Ready For Whatever
Our friend and Pastor, Eugene Hamilton, looked up in surprise at his North Charleston prayer meeting on June 10, 2015 to find a White man had slipped into a pew and sat down. Unusual, yes, but nothing over which to stop the service. After prayer meeting, the man simply asked if the church could help him with some money, and it did. Hamilton soon learned that another lone White man visited prayer meeting across town, sought out the pastor, sat through Bible study, then rose to kill nine worshipers before fleeing. “Mother Emmanuel” African Methodist Episcopal Church was left bloodied and bereaved.
“Wow, that could have been me,” Hamilton shuddered in disbelief.
Just as unbelievable has been the praise rising from the city, the church, and believers who flocked in for support, said Hamilton. There the killer’s name, story, and evil are not spoken of. Families of the victims pronounced forgiveness in lieu of condemnation at the killer’s arraignment. And, there, powerful praise still rises in the very church where the enemy sought to ignite a race war.
The Huffington Post captured the essence of that when Alanna Simmons, granddaughter of Daniel Simmons who was killed that day, addressed the shooter. “Everyone’s plea for your soul is proof that they lived in love and their legacies live in love.”
While it seems unthinkable that one could be prepared for such a horrific event, the “Emmanuel 9” were. Real readiness is not only one’s outward preparation; it is also the clarity and commitment that resides within. This distinction was lost on a South Carolina legislator—a colleague of the 41 year-old slain Pastor and legislator Clementa Pinkney—who said the nine “waited to be shot,” and lamented cynically that things would have been different had someone at the church been armed. One can be prepared, and not ready!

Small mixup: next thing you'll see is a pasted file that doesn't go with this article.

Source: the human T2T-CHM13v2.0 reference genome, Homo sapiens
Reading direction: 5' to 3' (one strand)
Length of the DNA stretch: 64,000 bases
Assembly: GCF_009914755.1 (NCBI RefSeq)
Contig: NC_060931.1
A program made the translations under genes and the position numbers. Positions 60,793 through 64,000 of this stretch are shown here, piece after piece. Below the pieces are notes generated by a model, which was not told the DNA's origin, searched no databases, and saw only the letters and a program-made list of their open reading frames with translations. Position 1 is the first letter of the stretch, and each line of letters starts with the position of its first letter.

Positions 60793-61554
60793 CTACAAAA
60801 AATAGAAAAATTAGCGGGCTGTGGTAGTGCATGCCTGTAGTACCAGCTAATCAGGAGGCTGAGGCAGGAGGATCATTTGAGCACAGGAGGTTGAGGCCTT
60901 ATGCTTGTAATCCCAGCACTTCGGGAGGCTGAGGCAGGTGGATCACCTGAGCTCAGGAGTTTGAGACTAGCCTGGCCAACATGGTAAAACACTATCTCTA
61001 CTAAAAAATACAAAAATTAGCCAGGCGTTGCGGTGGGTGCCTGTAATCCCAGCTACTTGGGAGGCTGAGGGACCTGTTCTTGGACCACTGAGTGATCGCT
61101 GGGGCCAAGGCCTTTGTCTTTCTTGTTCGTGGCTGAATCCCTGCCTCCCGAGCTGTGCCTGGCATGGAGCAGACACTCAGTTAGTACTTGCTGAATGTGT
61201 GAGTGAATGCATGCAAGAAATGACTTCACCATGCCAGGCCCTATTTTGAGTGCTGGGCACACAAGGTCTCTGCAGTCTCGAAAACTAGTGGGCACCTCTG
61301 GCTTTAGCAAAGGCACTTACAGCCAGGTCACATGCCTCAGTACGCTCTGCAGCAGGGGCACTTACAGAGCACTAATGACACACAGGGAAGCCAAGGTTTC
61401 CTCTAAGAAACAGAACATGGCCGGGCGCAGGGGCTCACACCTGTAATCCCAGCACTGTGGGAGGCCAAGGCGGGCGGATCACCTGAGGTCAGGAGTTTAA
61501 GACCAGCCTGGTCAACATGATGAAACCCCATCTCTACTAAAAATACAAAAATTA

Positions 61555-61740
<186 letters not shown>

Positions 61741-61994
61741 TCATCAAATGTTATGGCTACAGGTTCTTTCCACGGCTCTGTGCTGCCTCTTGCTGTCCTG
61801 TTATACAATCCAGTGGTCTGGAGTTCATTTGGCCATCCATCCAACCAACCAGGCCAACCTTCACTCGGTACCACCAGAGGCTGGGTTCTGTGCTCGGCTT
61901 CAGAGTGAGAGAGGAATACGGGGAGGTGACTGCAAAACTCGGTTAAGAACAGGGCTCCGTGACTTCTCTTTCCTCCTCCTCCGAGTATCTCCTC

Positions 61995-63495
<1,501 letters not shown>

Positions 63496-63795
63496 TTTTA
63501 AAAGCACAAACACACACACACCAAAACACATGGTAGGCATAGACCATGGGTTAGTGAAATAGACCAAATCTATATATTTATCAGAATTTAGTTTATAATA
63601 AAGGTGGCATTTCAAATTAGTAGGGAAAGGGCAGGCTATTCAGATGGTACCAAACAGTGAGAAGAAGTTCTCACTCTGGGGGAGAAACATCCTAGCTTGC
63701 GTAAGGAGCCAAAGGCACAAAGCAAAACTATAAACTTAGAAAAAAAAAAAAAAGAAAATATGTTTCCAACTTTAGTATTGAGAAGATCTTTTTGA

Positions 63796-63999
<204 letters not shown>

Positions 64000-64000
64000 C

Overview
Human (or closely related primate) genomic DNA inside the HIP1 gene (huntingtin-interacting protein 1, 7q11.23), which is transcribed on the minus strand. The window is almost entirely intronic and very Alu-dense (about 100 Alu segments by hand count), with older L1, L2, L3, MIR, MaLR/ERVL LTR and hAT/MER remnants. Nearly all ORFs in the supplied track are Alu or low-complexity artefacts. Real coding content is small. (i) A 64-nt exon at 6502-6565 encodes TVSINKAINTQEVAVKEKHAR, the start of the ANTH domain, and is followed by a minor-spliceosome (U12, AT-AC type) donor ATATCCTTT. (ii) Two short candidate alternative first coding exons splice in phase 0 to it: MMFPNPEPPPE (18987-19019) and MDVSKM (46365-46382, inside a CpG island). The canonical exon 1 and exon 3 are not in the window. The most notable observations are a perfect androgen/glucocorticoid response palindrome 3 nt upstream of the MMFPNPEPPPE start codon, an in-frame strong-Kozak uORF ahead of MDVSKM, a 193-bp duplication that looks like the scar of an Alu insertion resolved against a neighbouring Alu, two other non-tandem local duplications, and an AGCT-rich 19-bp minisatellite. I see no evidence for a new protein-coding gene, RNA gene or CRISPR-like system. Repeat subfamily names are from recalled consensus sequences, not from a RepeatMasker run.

The Mother Emmanuel Nine spent their last moments immersed in the Word.
The nine who died that fateful day in June were ready, in the best sense of that word. The aftermath of the tragedy showed that they had lived so well in life that even in death, their spirit of love and forgiveness reached out enveloping the unrepentant murderer who took their lives. If they could send a message from the grave to our cold, cruel world, they’d don the idiom of their forbears and declare, “There are things you don’t know nothin’ bout.
“You don’t know nothing about being so immersed in the Word that you welcome your murderer unawares into the warm embrace of spiritual nurture, only to be mercilessly killed by him moments later. Loved ones left to live on and love on without you.
“You don’t know nothin’ ‘bout this—this having the Word so deeply rooted in your heart that Emmanuel comes to inhabit your being, for the Word was made flesh and dwelt among us (John 1:2). We knew Emmanuel, and we reflected His love when gave our enemy a seat in the circle. That was consistent with who Jesus is, but you don’t know nothing about this.
“You don’t know nothin’ ‘bout people who surrender the relentless struggles of life for moments in the presence of the Spirit. But we, the Emmanuel 9—the God-With-Us-Nine—wanted to be with Him. Do you know anything about that?
“You don’t know nothin’ ‘bout being ready. Since when did exercising faith in God become conditional on whether or not someone was going to do us harm? Aren’t we supposed to be ready for whatever comes (2 Peter 3:12)? We’re sorry. You wouldn’t know nothing about that.
“You don’t know nothin’ ‘bout surrender—about leaving burdens at the altar, artifice on the chopping block, yourself at the cross. You don’t know what it is to be vulnerable, unmasked, and exposed, or what it feels like to bring faith to a firefight. It does not compute. Yet, even the Great “God With Us” forestalled legions of angels when His enemies came to get Him (Matthew 26:52-53; John 18:10-11).
“You don’t know nothin’ ‘bout forgiveness, the kind that is spoken through grief, and offered with trembling hands and blood-stained clothes (Luke 23:34). We forgave not because we are good, but because that is what Jesus did—not because we have to, but because we are free to.
“You don’t know nothing about the mystery of evil that constantly threatens humanity (Ezekiel 28:15). Its invisible infrastructure is directed at you every day in a myriad of micro-assaults. Do you know that you are under attack by the enemy of your soul?
“Are you ready?”
Lose the Fear: How to BE Ready for Anything!
1. Jesus will be back, John 14:3.
2. Learn to discern the impostors now, Matthew 24:24.
3. Expect Him to come literally, Acts 1:11; Luke 24:36-43.
4. When He comes, if you are alive, you will see and hear Him, Matthew 24:30; 1 Thessalonians 4:16.
6. Live for Him now, Matthew 25.
7. Hold on and use the “patience of the saints,” Revelations 14:12.
8. Open your heart for the sealing of the Holy Spirit, Revelation 7:1-3.
9. Be an angel. Help someone get ready, Revelation 14:6-10, 2 Peter 3:12.
10.Accept His love. Jesus is waiting for you, 2 Peter 3:8,9; Malachi 3:17.